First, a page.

Universal Credit typically is centred around physical interaction. While the claimant could easily check on their payments through an online system, the payments themselves are dependant on the claimant’s engagement level with the system.
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If the claimant was able to work, they were expected to search for employment while receiving payments.
Claimants were expected to provide evidence for this, usually through a “work search review”
This work search review would usually take place in a Jobcentre Plus with a work coach and failure to attend one of these meetings could result in a sanction.
These sanctions could lead to the claimant having reductions made to their payments or having them halted entirely.
However, following the coronavirus outbreak physical meetings like these have been called into question.
Cases are rising across the world and many organisations and government departments are now advising people to self-isolate and in some cases avoid physical contact.
Because of this, Rishi Sunak made changes to the universal credit rules in the 2020 budget.
As the chancellor of the exchequer detailed: “To make sure that time spent off work due to sickness is reflected in your benefits, I’m also temporarily removing the minimum income floor in Universal Credit;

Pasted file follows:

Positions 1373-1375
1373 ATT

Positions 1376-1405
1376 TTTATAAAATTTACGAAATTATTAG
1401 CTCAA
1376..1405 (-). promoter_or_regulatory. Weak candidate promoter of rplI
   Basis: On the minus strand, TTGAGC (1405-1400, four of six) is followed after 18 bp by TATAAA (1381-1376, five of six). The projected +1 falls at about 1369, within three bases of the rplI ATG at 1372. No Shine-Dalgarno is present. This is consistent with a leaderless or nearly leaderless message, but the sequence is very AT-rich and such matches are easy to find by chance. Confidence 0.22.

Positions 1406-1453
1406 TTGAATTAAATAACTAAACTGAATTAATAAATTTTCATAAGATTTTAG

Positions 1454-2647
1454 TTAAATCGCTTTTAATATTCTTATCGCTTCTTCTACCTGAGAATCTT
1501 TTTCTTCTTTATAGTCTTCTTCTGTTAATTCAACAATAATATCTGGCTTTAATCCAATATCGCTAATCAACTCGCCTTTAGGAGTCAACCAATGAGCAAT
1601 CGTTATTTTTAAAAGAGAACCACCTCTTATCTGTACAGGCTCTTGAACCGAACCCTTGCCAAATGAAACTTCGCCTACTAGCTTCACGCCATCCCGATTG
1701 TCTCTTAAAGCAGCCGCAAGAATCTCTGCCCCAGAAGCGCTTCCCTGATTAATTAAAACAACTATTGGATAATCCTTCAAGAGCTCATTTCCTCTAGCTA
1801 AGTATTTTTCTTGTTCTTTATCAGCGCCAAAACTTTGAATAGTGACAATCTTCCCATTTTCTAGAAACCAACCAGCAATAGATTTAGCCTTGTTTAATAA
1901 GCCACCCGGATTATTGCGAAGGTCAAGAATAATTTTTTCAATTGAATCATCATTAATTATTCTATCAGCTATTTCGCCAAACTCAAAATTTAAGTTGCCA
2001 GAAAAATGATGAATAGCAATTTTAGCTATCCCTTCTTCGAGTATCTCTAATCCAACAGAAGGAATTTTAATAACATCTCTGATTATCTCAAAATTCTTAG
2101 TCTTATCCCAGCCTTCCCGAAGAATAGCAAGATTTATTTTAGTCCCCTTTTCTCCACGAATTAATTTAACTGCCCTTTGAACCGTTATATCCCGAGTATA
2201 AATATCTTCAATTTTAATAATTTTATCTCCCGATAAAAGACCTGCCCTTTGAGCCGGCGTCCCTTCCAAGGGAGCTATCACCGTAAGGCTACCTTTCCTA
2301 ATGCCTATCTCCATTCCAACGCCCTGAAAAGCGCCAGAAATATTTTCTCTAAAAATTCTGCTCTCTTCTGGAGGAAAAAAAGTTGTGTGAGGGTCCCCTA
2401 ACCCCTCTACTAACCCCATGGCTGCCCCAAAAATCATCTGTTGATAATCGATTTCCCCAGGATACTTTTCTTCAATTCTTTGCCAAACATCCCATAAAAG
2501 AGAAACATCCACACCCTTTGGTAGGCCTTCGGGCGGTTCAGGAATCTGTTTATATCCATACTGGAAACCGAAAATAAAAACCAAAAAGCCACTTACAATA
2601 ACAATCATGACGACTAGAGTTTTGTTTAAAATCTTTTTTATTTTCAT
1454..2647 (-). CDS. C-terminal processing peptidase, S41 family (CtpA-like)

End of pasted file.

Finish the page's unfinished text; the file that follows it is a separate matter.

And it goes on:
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“And I’m relaxing the requirement for anyone to physically attend a jobcentre; everything can be done by phone or online.”
As physical meetings will soon be difficult to manage, the government has made efforts to make the process easier in other areas.
Understandinguniversalcredit.gov.uk has already been updated with information on coronavirus considerations.
They provide information on how a work coach can be contacted via an online journal or phone.
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There is also a Universal Credit helpline in place that can help with any queries.
Jobcentre Plus also has a number of helplines in place for various benefits as well as normal Universal Credit.
There are also several independent organisations that can be contacted for support on Universal Credit, which do not require the claimant’s physical presence.
These include the Money Advice Service and Citizens Advice.
While claimants will not be required to attend Jobentre appointments in person going forward it is unclear if the discussion topics will also change.
For now, it can be assumed that these appointments will cover the usual considerations.
The government detail that this can include creating up to date CVs, looking for jobs and completing training courses.
Should a claimant still need to physically visit their jobcentre plus, the state provide tools for finding the nearest offices.
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